AirMech Arena Review

by on July 30, 2014

For me, real-time strategy games have always seemed incredibly slow-paced. Almost all of them involve waiting until you have enough resources to defeat your opponent, which gets incredibly boring. However, AirMech Arena manages to remove the issue by adding in some very MOBA (Multiplayer Online Battle Arena)-like features.

As with any RTS the main gameplay involves creating multiple units and using them to attack the enemy base. The difference between a standard RTS and AriMech Arena is the AirMech itself. Instead of being an omnipresent god-like character as is the case in most RTS games, you control an AirMech, an almost transformer-like machine that can switch between flying and grounded forms at will.

While airborne, your AirMech can carry your units around the map, as well as fight any flying foes such as the opposition’s AirMechs, and while on the ground your AirMech is most used for combat against other grounded AirMechs and enemy units or buildings. Using the AirMechs to transport the units certainly adds further strategy, as you can only carry so many at a time, and so quickly moving all units to defend a building in danger is no easy task.

The MOBA-like features come courtesy of the AirMechs: each one has differing ability sets, and combat between mechs can be avoided entirely or it can turn into a blood bath – much like a MOBA. Killing enemy AirMech’s will grant further experience points to level up your Mech, and once you have a sizeable level advantage over the opposition victory is all but assured.

The MOBA influences don’t stop there. Units that are effectively creeps will spawn and automatically advance across the map to fight it out, which helpfully reduces the need to constantly be building units. The MOBA influences are so obvious that AirMech Arena could legitimately pass as a MOBA in its own right and the strategy elements could theoretically be ignored entirely; however, that doesn’t mean true RTS fans should avoid this outright.

If creating a giant army of units (which are quite varied, it must be said) is your tactic of choice then go ahead, as it is also a viable strategy. Sure, your opponent might want to fight you mech on mech, but you are free to avoid them, build an army and launch an unstoppable attack. This variety means that every match can have a different feel, and may require you to switch tactics on the fly, making for very entertaining and mentally challenging experiences.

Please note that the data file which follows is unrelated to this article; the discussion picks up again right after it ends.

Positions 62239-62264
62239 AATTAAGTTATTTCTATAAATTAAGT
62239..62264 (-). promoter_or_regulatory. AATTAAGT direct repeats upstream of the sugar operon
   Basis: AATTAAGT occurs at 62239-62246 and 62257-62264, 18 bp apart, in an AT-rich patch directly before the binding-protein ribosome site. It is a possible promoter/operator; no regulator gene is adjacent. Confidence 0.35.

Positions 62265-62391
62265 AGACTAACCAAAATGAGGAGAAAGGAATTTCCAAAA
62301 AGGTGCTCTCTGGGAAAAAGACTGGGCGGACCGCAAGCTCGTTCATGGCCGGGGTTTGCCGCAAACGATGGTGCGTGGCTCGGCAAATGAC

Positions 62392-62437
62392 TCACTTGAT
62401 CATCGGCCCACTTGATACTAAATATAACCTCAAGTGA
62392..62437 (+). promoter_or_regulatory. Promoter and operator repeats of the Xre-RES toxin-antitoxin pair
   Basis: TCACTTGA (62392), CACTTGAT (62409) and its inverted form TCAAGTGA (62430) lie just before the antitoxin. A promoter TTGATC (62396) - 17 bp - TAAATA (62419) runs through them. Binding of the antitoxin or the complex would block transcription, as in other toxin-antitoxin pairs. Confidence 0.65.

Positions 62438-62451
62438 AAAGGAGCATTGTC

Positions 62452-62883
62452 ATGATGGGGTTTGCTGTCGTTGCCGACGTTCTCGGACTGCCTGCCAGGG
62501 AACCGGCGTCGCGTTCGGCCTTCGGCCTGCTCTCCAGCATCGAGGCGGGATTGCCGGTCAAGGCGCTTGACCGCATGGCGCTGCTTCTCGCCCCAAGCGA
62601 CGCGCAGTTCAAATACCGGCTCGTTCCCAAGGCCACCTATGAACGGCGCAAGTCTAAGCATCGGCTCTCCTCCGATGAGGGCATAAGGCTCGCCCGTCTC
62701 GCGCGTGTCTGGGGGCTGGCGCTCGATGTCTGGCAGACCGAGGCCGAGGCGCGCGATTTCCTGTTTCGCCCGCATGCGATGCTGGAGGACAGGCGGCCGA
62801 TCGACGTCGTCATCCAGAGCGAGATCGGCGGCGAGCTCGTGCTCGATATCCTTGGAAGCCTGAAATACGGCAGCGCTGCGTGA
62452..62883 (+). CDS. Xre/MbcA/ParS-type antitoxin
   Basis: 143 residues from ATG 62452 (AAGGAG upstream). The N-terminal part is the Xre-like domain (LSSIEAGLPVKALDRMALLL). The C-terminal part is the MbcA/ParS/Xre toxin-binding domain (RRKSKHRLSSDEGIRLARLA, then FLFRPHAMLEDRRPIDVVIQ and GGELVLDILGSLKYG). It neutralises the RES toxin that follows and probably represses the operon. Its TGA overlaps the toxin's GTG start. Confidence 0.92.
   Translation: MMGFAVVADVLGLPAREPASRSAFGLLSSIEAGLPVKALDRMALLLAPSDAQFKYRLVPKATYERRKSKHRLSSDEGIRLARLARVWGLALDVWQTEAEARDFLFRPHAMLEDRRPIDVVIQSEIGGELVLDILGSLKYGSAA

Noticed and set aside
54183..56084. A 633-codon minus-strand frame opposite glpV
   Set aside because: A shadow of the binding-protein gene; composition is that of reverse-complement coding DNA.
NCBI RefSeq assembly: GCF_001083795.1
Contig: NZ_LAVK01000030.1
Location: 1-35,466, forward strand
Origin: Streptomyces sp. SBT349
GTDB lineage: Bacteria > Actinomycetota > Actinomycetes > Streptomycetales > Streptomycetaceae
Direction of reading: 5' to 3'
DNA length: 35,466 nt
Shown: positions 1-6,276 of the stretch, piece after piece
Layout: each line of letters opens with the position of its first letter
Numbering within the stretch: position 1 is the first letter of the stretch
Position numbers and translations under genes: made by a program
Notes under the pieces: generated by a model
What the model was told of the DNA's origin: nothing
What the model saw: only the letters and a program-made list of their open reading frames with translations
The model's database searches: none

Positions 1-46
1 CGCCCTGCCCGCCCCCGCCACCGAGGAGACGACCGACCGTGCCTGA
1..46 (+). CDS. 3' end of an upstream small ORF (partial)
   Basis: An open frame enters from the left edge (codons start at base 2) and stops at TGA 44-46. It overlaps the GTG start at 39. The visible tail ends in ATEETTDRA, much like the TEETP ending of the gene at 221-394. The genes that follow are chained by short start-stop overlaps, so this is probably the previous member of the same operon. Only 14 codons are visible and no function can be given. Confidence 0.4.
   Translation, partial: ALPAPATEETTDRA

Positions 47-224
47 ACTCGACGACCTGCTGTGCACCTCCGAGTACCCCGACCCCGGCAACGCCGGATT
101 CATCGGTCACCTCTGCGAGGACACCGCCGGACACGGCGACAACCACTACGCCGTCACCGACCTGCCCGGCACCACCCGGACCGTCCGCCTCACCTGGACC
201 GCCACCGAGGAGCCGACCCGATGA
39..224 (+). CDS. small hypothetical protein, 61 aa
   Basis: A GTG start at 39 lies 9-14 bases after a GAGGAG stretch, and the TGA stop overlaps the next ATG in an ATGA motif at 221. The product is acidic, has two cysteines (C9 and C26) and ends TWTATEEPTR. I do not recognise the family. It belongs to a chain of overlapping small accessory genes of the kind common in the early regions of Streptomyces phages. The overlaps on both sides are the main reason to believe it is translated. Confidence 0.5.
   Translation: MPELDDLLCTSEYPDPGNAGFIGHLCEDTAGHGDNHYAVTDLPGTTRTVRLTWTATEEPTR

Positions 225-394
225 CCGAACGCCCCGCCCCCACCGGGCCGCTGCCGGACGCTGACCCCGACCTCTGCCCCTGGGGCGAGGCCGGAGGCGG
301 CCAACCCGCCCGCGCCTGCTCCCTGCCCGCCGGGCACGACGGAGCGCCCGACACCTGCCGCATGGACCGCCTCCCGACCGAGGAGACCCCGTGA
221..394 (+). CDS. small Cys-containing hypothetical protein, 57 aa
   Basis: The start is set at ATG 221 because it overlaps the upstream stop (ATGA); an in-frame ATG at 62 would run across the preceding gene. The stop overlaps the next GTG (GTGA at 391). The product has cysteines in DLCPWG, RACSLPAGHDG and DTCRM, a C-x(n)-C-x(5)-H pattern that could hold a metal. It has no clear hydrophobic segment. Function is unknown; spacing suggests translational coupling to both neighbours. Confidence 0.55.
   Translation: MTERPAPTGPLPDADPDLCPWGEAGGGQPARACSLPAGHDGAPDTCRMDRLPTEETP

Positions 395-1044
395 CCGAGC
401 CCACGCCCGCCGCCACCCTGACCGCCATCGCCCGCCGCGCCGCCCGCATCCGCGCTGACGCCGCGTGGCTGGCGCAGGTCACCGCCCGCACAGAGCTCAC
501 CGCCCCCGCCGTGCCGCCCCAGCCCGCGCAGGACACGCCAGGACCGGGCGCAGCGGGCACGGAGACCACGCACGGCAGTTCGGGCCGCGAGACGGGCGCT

The maps on offer also change each match significantly. Some are wide open spaces with multiple neutral bases to capture, while others involve a few tight passageways that lead to the enemy base. The map design overall is splendid, none of the maps feel unplayable and they all feel significantly different.

Unfortunately, the diversity in the gameplay will only be felt in multiplayer matches. Playing against the AI is great for learning the game, but after that there is no point playing solo as it’s just too easy. I don’t recall selecting a difficulty and I can’t find a way to change it so I can only assume all AI operate on the same setting. I have a perfect record against the AI and I don’t see that changing.

However, once you start playing against real humans the game’s full potential is shown, the differing tactics come into play, and fortunately everyone I played against offered a much more substantial challenge than the AI ever did.

As well as the core game mode that sees you fight an opponent (or fight in teams) in the traditional RTS sense, there is a horde-like mode that sees you defend against waves of enemies. The mode is fun but probably won’t keep you coming back. There are also a number of challenges that effectively serve as a tutorial that you don’t need to play, because the challenges do a much better job of teaching you the game.

AirMech Arena is a free to play game, and unfortunately with such a limited amount of people playing at the time of review it was difficult to see how much of a pay-to-win system is in place. Almost everything can be purchased with real money, and the prices are generally what you would expect to pay for a single item in a F2P game. However, it was hard to tell just how powerful the bought items are. It may be balanced, but there are no guarantees.

Even if you chose not to pay for anything there are a lot of customization options, with more being unlocked as you play. The pace at which you unlock things could be quicker but it’s not a massive issue, and that’s probably there so you are more tempted to buy the items. A community marketplace allows you to sell unwanted items for in-game currency, or of course you can buy from other players.

VERDICT: When you play against other humans AirMech Arena is incredibly fun. Personally I preferred to take a MOBA-like approach of killing the opposition while slowly gaining a sizeable advantage and creating a small army. However many people I played against would avoid confrontation altogether in favor of a more traditional RTS style. Fans of either genre will enjoy themselves in AirMech Arena, and it may even convert a few naysayers – it has certainly made me a lot more interested in real-time strategy.


VERY GOOD. An 8/10 is only awarded to a game we consider truly worthy of your hard-earned cash. This game is only held back by a smattering of minor or middling issues and comes highly recommended.

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Review code provided by publisher.